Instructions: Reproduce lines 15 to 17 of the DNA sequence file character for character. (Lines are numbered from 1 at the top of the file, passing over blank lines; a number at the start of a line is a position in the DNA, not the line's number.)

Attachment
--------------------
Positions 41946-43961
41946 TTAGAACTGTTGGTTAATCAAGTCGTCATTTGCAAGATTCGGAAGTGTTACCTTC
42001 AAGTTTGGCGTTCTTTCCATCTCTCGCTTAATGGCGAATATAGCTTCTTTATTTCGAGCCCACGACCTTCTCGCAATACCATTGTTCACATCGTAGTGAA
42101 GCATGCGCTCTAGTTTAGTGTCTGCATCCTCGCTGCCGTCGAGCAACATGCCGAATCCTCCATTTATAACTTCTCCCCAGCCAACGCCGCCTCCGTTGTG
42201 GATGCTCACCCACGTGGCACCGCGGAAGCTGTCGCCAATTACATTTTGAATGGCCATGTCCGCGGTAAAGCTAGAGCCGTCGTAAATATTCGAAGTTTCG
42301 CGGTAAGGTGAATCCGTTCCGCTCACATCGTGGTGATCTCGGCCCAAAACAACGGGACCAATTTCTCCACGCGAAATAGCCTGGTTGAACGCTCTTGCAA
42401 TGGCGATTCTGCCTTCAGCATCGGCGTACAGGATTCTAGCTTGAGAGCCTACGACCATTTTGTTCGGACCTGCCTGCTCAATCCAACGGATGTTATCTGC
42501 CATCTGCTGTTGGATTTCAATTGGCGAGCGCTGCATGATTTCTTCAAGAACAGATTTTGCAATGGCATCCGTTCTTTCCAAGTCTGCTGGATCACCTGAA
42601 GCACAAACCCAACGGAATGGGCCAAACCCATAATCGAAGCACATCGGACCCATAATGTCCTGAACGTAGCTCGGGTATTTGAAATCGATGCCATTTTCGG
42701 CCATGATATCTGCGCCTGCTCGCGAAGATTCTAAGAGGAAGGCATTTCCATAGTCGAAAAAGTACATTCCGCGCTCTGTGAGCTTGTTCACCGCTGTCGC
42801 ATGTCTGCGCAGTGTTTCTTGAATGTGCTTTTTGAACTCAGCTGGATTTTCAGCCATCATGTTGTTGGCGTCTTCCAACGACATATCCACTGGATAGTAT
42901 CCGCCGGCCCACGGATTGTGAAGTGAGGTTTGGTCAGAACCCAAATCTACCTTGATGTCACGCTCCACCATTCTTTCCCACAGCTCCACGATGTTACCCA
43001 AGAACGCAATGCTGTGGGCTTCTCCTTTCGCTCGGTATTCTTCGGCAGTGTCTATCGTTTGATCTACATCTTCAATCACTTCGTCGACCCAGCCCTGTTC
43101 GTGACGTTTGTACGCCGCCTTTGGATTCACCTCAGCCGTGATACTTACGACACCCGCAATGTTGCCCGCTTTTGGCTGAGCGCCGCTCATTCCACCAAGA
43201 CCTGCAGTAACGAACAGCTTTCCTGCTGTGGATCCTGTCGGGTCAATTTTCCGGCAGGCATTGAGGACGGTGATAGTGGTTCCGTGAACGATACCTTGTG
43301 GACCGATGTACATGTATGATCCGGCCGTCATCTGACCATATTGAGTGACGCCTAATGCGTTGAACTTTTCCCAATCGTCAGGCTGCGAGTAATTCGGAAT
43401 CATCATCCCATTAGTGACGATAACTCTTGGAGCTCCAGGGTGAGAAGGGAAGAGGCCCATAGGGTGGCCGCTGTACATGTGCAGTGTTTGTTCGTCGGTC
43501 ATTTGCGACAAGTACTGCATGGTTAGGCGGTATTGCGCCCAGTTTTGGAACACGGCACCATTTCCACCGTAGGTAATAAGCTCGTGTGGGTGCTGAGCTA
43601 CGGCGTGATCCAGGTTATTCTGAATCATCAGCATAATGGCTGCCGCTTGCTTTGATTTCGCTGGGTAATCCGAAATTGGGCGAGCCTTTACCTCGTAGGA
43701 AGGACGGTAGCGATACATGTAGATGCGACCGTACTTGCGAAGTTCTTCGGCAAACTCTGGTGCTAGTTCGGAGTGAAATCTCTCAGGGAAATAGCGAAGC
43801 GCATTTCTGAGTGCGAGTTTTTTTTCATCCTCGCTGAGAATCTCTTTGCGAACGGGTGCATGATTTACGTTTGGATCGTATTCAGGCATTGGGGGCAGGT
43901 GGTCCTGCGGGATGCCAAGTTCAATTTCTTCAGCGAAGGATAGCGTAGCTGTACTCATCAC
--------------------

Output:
43201 CCTGCAGTAACGAACAGCTTTCCTGCTGTGGATCCTGTCGGGTCAATTTTCCGGCAGGCATTGAGGACGGTGATAGTGGTTCCGTGAACGATACCTTGTG
43301 GACCGATGTACATGTATGATCCGGCCGTCATCTGACCATATTGAGTGACGCCTAATGCGTTGAACTTTTCCCAATCGTCAGGCTGCGAGTAATTCGGAAT
43401 CATCATCCCATTAGTGACGATAACTCTTGGAGCTCCAGGGTGAGAAGGGAAGAGGCCCATAGGGTGGCCGCTGTACATGTGCAGTGTTTGTTCGTCGGTC